“Cloud-based equipment can be managed remotely, unlike a traditional BAS, so technicians can track performance and troubleshoot equipment from anywhere with an internet connection, saving time and money,” he said.
Rheem’s IoT solutions in its air and water equipment lines allow customers to get real-time data about changes to their units’ conditions, maintenance alerts, scheduling, and energy-savings options as well as offering control-on-the-go using a mobile application. Its EcoNet™ smart monitoring system can be used for residential and some commercial products, including Rheem’s Commercial 7.5- to 12.5-ton Renaissance HVAC line with Clear Control™ and various commercial tank and tankless water heaters, that communicate with the industry standard BACnet and BAS systems.
At Johnson Controls, Smart Equipment seamlessly integrates with a controls system to self-diagnose without the use of programming tools. It can be bundled with other data streams to provide comprehensive insight into a building’s operations. Additionally, Smart Equipment supports cloud-based data analytics to elicit proactive maintenance and minimize downtime while providing greater energy efficiency and reducing operating costs, said Sinha.
LG Electronics is embracing artificial intelligence across all of its business units (from HVAC and home appliances to consumer electronics and mobile communications) and offers a number of Wi-Fi enabled indoor units that are controllable with the LG SmartThinQ™ app, which is integrated with both Amazon Alexa and Google Assistant.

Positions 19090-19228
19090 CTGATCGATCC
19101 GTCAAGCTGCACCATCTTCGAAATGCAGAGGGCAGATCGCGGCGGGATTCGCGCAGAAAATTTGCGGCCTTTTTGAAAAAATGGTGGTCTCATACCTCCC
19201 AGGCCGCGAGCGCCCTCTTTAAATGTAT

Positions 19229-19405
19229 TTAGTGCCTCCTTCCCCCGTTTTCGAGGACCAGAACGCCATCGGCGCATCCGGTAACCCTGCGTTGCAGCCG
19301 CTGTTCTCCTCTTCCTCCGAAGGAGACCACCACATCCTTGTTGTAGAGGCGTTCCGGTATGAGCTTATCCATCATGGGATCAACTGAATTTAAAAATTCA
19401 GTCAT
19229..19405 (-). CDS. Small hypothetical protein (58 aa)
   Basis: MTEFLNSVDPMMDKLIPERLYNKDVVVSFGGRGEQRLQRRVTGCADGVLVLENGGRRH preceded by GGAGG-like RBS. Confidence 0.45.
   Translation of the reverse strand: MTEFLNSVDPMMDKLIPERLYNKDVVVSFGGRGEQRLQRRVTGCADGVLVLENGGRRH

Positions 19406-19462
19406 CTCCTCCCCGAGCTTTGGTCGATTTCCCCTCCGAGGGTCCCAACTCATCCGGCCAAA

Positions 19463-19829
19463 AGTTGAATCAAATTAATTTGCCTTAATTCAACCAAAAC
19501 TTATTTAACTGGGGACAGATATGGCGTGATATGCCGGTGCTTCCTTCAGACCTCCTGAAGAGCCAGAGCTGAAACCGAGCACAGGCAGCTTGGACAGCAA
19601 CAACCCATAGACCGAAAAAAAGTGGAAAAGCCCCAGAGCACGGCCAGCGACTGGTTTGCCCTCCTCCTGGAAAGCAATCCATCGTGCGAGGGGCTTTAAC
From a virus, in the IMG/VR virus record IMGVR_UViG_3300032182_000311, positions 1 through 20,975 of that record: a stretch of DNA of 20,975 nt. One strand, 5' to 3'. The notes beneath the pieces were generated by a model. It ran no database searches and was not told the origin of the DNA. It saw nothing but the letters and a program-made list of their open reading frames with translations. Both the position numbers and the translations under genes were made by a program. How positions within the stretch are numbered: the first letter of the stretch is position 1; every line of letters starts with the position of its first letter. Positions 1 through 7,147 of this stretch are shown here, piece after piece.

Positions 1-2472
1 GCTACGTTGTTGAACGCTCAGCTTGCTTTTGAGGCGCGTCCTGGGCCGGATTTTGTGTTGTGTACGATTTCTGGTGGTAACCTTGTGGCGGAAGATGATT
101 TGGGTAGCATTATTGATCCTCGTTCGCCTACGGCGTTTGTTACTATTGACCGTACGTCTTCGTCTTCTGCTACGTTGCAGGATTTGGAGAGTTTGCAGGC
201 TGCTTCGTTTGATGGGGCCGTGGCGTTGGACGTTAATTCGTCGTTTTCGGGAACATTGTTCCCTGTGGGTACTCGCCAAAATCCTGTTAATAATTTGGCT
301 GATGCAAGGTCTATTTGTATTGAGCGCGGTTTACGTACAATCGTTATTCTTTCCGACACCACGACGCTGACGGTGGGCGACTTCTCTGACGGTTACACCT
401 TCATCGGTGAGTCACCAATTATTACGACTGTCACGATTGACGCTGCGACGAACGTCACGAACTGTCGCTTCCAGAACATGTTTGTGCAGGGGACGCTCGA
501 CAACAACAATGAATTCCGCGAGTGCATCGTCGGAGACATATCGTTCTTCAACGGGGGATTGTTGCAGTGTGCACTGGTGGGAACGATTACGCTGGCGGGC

And OEMs aren’t stopping there, as the IoT will lead to even more new capabilities and innovations going forward. As Leal noted, the IoT will continue to bring more customizable solutions to the commercial air and water heater space, making it easier to save money, reduce downtime, and optimize performance.
Sinha agreed, adding that future systems will be designed with customization and connectivity in mind. In addition, the IoT will open up new ways to use data and HVAC systems.
“For example, now we can apply model predictive controls and reinforcement learning to optimize how to best run central plants based on factors such as the design of the plant equipment and its optimal performance zones, occupancy, emerging weather patterns, changing utility rates, access to energy storage, and applicable facility constraints," he said. "The theoretical underpinning for this has existed for a long time, but new IoT technologies are enabling this type of advanced usage.”
Being able to analyze the performance of HVAC equipment in actual usage conditions through the use of IoT technology will also help manufacturers improve equipment design and provide additional services, said Rauker.
“The way HVAC equipment functions varies by application within various vertical markets (e.g., office buildings, hospitals), and this level of detailed insight makes us smarter about our offerings," he said. "Using data from the field, we can design features and functions for every type of market to give users a customized experience.”
Publication date: 6/11/2018